National Executive Committee member Bheki Cele has nailed his colours to the mast in a veiled endorsement of deputy president Cyril Ramaphosa.
Speaking to ANC branches at the Umlazi Cinema Hall in KwaZulu-Natal on Sunday, Cele weighed in on the debate around whether or not it was ANC tradition for the deputy president to become president.
“Let us not allow ourselves to be confused. We have established traditions even if they are not written down.”
Without referring directly to President Jacob Zuma, Cele said that those who benefited from the unwritten tradition suddenly took issue with it now that the same courtesy had to be extended to the current deputy president. He said that the tradition was not a problem in 2007 when some in the ANC fought tooth and nail for the appointment of Zuma, who was embroiled in a number of legal challenges.
“There are comrades ... they have a right to choose and not to be told who to choose,” he said referring to Zuma’s endorsement of former minister and African Union chairperson Dr Nkosazana Dlamini-Zuma.
Dlamini-Zuma and Ramaphosa are seen as the front runners for the top job in the ANC and, ultimately, the country. Branches of the ANC will head to a national elective conference in December where they will elect the person who will succeed president Zuma.
“Nobody owns the ANC. It is the inheritance of the South African people. It is not the inheritance of one person and his people or his wife.”
The deputy minister of agriculture said that the ANC could not be treated like some royal household where some had a birth right to the throne. He called for the branches not to elect the queen of the royal household but to elect a president.
Despite the agreement that tradition be observed by the ANC, Cele said he would only make public his preferred candidate once the ANC officially opened nominations next month.
Lashing out at Zuma without calling him out by name, Cele said that it had become clear that the president had become the albatross around the neck of the ANC but he stubbornly refused to take his leave.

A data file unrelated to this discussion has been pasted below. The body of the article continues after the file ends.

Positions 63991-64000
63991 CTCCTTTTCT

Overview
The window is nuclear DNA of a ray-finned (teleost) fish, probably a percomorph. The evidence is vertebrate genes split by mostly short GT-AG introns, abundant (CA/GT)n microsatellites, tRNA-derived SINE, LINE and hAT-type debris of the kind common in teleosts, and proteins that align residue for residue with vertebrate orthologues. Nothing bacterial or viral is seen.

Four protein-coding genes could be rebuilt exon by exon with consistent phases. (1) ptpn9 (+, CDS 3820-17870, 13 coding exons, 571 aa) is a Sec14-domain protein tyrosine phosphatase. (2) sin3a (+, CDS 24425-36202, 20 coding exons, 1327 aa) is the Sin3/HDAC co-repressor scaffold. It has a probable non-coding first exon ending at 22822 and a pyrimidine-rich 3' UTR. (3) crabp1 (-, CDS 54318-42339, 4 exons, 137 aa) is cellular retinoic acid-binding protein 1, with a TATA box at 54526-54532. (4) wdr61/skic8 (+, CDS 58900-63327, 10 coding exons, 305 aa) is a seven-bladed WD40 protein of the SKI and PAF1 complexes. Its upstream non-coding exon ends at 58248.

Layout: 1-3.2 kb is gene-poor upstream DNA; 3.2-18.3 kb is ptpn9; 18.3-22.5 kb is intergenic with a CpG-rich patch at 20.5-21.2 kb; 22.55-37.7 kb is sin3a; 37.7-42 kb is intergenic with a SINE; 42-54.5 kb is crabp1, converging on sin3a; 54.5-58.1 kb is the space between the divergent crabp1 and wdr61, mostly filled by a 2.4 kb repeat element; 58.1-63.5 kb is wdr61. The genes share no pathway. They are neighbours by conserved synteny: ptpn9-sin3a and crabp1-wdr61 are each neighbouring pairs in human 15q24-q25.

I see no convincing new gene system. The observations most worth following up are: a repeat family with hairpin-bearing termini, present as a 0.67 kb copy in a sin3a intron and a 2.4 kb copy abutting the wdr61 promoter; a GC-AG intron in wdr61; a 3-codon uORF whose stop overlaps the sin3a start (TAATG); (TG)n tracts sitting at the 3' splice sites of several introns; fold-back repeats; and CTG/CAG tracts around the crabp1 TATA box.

Referring to his time as a leader in the eThekwini region, Cele said they had built it up and then left because they had the “potential” to destroy it as well.
“If you see that you are doing more harm than good, leave. People must stop thinking they are above the ANC. If it is clear that you are causing a problem for the ANC, hamba khaya.
“We can’t lose the country over one person,” he said.
Egged on by the crowd that had gathered to hear him speak, Cele said that people should not be using the prayer of Samson to take down the ANC.
“You can’t be praying the prayer of Samson – which said give me strength to die with my enemies. Don’t die with the ANC, leave it,” he said as the gathering roared with cheers of agreement.
In a veiled reference to the 783 charges of fraud, corruption and racketeering that the DA has been fighting to have reinstated against Zuma, Cele said the president should stop running away.
“When the court calls you, go. Go and find out what you have been called for. I would go to court and make a case and hear the other side’s case and then we can go home. Why keep fighting for so many years to stay out of court?” he asked.
Last year the North Gauteng High Court ruled that the decision by the national director of public prosecutions in 2009 to drop the charges against Zuma was irrational.
Zuma is appealing the ruling and the matter will be heard in the Supreme Court of Appeals on September 14 and 15.